T-Mobile's mandate to bring touchscreen technology to the masses has spawned this ultra-cheap device but, sadly, the Vairy Touch II suffers very much the same fate as its lacklustre predecessor. The need to maintain a low retail price has forced the designers to rely on largely unsatisfying materials, making this a hard device to recommend wholeheartedly.
The T-Mobile Vairy Touch II is available for around £30 on pay as you go.
Touchscreen on a shoestring
The recent proliferation of high-end touchscreen devices -- such as the iPhone 4 and HTC Desire HD -- has led to a spate of 'me too' arrivals at the lower end of the mobile phone scale, with budget manufacturers looking to capitalise on the popularity of buttonless interfaces with their own products. Mid-range devices such as the Huawei Ideos and T-Mobile Pulse Mini have given way to even cheaper phones, and the T-Mobile Vairy Touch II is arguably at the vanguard of this cut-price revolution.
The sequel to the rather uninspiring Vairy Touch, this new model boasts a massively superior design. The 2.8-inch touchscreen has allowed the designers to keep things compact, and at just 83g the Vairy Touch II will slip into your pocket almost unnoticed. The rounded casing, silver edges and glossy back understandably call to mind Apple's iconic iPhone 3G design, albeit with a more pronounced reliance on cheap plastic. Despite the modest materials used, this is quite a looker.
Low on buttons, high on frustration
The Vairy Touch II's visually appealing shell features just three physical inputs -- a power button, volume controls and camera button. All other interactivity is channelled through the phone's resistive touchscreen display, which extends all the way down to the 'call' and 'call end' buttons at the bottom of the phone's face.
Resistive screens are commonplace on pretty much all
budget touchscreen phones these days, and don't offer anywhere near as much
accuracy as the capacitive types of expensive devices like the
iPhone and Samsung Omnia 7. The example seen on the Vairy Touch II is
At times it appears to be ultra-responsive, to the point where it picks up even the slightest of finger contact, leading to unintentional selections. Other times, however, it stubbornly refuses to acknowledge your input. The flaky nature of the display is likely to be the reason that T-Mobile has included a strange plectrum-style stylus, which is supposed to be secured to the phone via a lanyard. It improves accuracy, but looks like an especially awkward phone charm when attached to the Vairy Touch II's casing.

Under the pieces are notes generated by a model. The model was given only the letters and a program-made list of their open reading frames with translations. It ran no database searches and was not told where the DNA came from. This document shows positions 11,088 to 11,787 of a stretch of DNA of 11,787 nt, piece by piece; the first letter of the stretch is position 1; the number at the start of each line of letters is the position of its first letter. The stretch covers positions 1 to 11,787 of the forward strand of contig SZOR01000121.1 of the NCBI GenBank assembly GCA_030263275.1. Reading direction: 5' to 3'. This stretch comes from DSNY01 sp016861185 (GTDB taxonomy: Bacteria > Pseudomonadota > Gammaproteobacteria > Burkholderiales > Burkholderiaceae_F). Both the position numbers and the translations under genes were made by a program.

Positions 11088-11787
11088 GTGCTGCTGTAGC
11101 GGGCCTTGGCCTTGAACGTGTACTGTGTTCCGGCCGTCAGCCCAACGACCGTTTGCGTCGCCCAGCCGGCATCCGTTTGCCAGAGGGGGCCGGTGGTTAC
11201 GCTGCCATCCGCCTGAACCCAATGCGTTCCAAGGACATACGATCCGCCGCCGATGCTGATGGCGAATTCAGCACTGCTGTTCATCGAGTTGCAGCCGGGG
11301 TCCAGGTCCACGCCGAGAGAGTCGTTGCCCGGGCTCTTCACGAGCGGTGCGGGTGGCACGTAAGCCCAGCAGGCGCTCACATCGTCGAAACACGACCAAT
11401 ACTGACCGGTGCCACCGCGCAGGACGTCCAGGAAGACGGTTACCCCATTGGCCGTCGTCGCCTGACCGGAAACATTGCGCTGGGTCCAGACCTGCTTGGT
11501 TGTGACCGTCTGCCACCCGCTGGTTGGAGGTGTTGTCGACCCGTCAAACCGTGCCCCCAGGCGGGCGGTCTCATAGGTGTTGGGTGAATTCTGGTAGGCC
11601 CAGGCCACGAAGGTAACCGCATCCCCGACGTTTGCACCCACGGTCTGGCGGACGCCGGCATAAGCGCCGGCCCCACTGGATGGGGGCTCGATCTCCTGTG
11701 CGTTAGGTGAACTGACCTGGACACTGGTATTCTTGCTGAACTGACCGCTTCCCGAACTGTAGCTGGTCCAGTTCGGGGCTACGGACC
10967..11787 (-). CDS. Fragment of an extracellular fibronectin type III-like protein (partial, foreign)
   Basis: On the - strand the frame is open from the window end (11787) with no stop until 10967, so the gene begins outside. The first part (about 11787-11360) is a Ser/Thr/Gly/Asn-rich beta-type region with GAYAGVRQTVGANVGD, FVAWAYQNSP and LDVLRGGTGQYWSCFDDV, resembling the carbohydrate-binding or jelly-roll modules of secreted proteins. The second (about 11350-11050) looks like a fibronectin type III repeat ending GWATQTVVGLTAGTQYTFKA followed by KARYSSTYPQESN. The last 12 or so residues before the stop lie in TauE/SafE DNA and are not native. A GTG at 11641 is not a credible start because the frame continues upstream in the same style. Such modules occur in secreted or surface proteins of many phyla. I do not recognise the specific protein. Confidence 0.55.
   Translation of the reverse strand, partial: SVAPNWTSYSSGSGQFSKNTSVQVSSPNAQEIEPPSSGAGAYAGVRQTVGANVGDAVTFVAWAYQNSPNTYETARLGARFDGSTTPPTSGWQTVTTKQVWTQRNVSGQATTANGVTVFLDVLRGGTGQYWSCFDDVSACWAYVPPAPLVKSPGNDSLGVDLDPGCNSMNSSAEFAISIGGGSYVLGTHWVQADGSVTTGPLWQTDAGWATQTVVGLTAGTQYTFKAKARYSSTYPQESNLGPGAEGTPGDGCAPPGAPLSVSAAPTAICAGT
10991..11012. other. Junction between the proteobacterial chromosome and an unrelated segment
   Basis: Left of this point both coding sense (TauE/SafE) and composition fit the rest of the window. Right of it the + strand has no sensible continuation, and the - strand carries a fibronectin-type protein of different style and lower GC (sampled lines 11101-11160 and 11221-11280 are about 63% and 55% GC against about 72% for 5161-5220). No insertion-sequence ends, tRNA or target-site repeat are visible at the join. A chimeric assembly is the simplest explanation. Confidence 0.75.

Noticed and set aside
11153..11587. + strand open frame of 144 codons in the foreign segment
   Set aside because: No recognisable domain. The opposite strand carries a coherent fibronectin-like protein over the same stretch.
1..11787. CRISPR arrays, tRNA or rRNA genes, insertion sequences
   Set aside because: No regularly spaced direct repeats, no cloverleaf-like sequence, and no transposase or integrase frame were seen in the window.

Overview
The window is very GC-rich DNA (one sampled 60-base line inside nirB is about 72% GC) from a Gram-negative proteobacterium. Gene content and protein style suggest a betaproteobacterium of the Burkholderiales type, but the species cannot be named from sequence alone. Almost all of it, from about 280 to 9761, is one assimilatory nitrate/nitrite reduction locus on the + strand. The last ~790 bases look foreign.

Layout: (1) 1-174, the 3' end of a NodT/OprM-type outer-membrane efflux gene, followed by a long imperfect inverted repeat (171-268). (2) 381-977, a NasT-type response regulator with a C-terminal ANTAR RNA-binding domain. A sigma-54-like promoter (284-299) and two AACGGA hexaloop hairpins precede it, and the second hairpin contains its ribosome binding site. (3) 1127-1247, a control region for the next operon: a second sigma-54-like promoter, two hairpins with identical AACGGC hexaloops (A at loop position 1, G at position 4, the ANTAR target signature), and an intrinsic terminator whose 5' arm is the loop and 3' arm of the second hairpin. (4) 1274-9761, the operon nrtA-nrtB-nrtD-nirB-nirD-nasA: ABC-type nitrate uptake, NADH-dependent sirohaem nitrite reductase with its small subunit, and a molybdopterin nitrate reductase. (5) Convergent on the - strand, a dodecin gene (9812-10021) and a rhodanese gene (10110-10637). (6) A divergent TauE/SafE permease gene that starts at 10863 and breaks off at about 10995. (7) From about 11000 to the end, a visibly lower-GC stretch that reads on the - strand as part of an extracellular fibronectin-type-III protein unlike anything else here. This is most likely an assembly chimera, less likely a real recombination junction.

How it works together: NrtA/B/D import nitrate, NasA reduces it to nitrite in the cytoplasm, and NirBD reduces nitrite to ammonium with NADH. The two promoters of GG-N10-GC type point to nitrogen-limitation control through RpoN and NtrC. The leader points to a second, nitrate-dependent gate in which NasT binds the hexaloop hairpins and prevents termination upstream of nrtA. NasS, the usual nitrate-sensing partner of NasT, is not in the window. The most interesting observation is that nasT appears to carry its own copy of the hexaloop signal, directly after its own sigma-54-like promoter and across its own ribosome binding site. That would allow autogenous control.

More than meets the eye
Considering the Vairy Touch II's low price, it comes packed with a surprising amount of technology under the bonnet. There's a microSD card slot (complete with 2GB microSD card), 2-megapixel camera, MP3 player and FM radio. The phone is even capable of shooting 3GP-format videos, which can be shared with other phone users via Bluetooth. Sadly, there's no 3G connectivity or Wi-Fi capability, which means you'll need to use the much slower GPRS data link to perform tasks such as sending MMS messages and surfing the Internet.
The Vairy Touch II's aforementioned camera capabilities are passable so long as you only intend to take shots to share with friends. The camera lacks an LED flash and takes disappointingly washed-out images, and the video-recording quality is abysmal, with blocky footage and almost inaudible sound.
The Vairy Touch II has taken inspiration from the likes of LG's Cookie Fresh when it comes to user experience. There's only one main home screen to play with, but you can place your own wallpaper on it or choose from preloaded examples. A slide-out application tray holds all of your available widgets, such as a quick-access calendar, music player and phone profile toggle. These widgets can be arranged in any way you wish, and can even be overlaid on top of one another.
What's on the menu?
Elsewhere, there's a grid-style menu that features the Vairy Touch II's core options. From here you can view your contacts, read text messages, play games and tinker with underlying elements of the phone's functionality. It's all arranged in a fairly intuitive manner, although there are a few puzzling inconsistencies -- screen brightness, for example, is listed under 'misc options' rather than in the display sub-menu, where you'd naturally expect to find it.
The Vairy Touch II comes preloaded with Opera's Java-based Web browser, but the slow GPRS connection and lamentable touchscreen make surfing the Internet a chore rather than a pleasure. It's useful to have for very basic Web-related tasks, but doesn't provide the streamlined experience you expect from other touchscreen phones.
The T-Mobile Vairy Touch II tries very hard to bring smart phone functionality to budget users, but too many corners have been cut to keep the price low. The display is at the centre of much of our dissatisfaction with the device -- it's downright painful to use without the bundled stylus, and even then you feel like you're fighting an uphill battle.
It's a shame that this is the case, because the phone does have some incredible features when you consider the price -- MP3 player, 2GB microSD card and a 2-megapixel camera. When you look at some of the super-budget phones available right now -- like the Samsung E1170 and Nokia 1616 -- that are not much cheaper than the Vairy Touch II, it makes you appreciate just how much has been crammed into the diminutive frame.
The Vairy Touch II could serve as a cheap and cheerful way of introducing touchscreen technology to less experienced mobile users, but the lack of precision might put people off the concept, rather than endear them to it. On a side note, it's worth noting that the Orange Miami is essentially a rebadged version of this device. Both phones are manufactured by ZTE, creators of recent cut-price Android phones such as the Racer and Blade.
Edited by Emma Bayly